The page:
The Imagination Station book six, Problems in Plymouth By, Marsahal Younger and Marianne Hering is a good read. Adventures in Odyssey lovers will be sure to fall in love with these books. The series follows cousins Patrick and Beth in their various adventures in the imagination station. The series is written for younger readers but people of all ages will love the Christian values it teaches and enjoy the story.
"Problems in Plymouth" Marianne Hering and Marshal Younger
Cousins Beth and Patrick visit Whit's End. They went in the imagination station to Plymouth. Hugh traveled there in the last book. When they got to Plymouth they met the boy pilgrim John. He helped them sneak past the his father's army. John's father was fighting against Native Americans. John's father and the enemy chief made a trade with Beth's mirror and the chief's beads. Hugh was hiding in a cave so Beth and Patrick couldn't get the ring they needed to have Mr. Whitaker use to travel in the imagination station to get Albert back. Two soldiers helped Patrick and Beth find Hugh. The cousins took the ring and the imagination station appeared. They went home and gave the ring to Mr. Whitaker.
Beth and Patrick find themselves in 1621 Plymouth, pursuing a thief from 1450 introduced earlier in the series. In the process, they watch as the Pilgrim/Wampanoag Treaty is threatened and a war is almost begun over false rumors. They also manage to make it to the First Thanksgiving.
As the final book in this story arc, the plot focuses on tying up the loose ends from the first five books, and in the process fails to invest in the characters and setting of Plymouth. The way the plot is developed, the First Thanksgiving seems more of a celebration that a Pilgrim-Indian war didn't start than thanksgiving to God.
I would not recommend this book as a standalone read for children; events happen so quickly in the story that outside resources should be used to make sure that young readers understand who everyone is and how events factually occurred without added fictional characters interfering. I would completely avoid using this book as an introduction to Plymouth and the Pilgrims for that reason.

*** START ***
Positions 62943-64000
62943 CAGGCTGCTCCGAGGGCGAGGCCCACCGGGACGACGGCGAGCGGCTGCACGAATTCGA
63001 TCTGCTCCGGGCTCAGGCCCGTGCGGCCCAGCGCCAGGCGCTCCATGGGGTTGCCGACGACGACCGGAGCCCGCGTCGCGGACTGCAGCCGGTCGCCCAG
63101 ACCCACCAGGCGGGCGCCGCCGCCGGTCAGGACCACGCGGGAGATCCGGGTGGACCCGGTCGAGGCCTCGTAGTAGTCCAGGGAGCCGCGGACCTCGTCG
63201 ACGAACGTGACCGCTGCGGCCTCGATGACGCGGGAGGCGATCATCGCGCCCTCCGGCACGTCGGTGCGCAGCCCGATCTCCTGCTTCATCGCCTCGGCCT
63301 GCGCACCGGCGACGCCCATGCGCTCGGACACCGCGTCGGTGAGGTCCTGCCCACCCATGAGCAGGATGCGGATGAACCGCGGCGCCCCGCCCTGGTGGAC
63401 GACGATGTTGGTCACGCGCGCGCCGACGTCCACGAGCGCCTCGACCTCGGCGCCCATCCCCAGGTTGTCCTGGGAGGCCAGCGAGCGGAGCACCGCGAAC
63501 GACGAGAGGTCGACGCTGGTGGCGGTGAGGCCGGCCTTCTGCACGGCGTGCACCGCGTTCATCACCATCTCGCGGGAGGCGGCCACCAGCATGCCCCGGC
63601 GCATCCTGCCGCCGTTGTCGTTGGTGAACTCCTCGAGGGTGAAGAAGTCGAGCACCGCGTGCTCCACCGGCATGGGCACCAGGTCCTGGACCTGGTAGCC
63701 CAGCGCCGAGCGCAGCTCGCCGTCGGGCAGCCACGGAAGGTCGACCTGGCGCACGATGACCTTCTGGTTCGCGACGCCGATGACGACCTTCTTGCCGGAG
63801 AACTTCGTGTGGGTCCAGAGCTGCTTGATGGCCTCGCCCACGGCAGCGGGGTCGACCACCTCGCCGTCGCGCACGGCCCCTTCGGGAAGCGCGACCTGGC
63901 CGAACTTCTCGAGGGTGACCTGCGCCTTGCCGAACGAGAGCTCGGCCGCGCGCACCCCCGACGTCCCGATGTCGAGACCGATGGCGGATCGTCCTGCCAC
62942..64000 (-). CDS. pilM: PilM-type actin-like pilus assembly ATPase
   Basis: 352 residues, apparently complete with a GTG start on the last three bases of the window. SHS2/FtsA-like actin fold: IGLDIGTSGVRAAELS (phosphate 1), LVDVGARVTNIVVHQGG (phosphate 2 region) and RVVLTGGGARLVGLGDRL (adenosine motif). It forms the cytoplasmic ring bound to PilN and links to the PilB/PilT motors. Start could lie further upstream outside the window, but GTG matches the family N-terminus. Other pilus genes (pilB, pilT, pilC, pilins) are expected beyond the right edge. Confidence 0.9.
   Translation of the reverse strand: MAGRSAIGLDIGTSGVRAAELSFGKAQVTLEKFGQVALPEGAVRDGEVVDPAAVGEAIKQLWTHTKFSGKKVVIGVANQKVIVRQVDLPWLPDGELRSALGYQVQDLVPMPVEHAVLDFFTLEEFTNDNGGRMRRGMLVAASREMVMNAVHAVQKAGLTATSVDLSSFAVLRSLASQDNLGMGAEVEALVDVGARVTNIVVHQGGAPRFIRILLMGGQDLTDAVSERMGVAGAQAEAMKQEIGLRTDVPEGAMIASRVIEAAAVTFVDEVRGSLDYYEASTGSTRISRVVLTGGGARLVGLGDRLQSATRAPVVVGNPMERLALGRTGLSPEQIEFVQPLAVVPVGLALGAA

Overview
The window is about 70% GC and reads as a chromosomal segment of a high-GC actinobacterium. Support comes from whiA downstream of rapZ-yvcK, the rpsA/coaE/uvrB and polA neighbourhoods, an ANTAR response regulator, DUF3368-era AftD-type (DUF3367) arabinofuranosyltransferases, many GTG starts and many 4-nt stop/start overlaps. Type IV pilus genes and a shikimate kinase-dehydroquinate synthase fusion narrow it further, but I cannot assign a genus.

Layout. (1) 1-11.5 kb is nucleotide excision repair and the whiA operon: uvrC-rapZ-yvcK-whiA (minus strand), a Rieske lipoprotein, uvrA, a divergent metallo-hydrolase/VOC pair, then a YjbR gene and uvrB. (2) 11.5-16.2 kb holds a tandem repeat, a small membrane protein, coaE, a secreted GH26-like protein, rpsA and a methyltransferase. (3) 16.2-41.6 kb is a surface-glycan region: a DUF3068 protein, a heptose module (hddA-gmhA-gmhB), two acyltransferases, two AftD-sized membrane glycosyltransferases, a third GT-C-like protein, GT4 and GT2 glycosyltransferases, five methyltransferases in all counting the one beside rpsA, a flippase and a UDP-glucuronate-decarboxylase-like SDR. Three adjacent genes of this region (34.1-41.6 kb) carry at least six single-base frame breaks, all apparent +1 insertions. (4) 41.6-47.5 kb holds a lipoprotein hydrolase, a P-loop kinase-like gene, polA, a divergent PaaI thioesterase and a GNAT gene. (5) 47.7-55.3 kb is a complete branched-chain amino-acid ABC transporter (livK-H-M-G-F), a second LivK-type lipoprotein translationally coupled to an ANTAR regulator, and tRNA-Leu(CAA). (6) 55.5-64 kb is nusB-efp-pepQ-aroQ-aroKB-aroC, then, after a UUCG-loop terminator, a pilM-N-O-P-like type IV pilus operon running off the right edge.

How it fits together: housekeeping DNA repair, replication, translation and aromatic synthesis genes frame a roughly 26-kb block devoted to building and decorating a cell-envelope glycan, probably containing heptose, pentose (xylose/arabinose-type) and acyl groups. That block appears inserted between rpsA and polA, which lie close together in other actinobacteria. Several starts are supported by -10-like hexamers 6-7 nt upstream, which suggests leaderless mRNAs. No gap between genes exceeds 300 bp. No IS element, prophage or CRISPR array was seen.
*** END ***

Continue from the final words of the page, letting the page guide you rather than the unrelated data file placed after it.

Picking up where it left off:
Other than that, it's a good read for the first grade and up crowd.
With this series you get to travel through time on an adventure to the unknown to find objects or people all while having fun learning history and Biblical truths. I love the balance of the fun and the educational aspects of these books, it's a great combination. In book #5 we travel back to Biblical times and meet non-other than young David as he's heading to take food to his brothers in battle against Philistines and Goliath. This is one of my children's favorite Bible passages and I know they are going to enjoy this twist to the story. It's so enjoyable to imagine what it would be like to step back in time to experience firsthand these historical events and these books do a great job in imagining just what it might have been like. And then there's the very timely arrival of book #6 which takes readers back through time to the first Thanksgiving celebration at Plymouth. I think I might just skip out of order and read this with my two as part of our Thanksgiving reading this month. These books of course are written as part of a series but a great feature is the prologue which can be found at the beginning of all books that sets the background storyline of the previous books in case you decide to read them out of order, making it so you can easily transition into the adventure for any of the books. It is simply an exceptional series for young readers and I am once again anxious to see where the adventure will take us too next. Tyndale House Publishers has provided me complimentary copies of these books.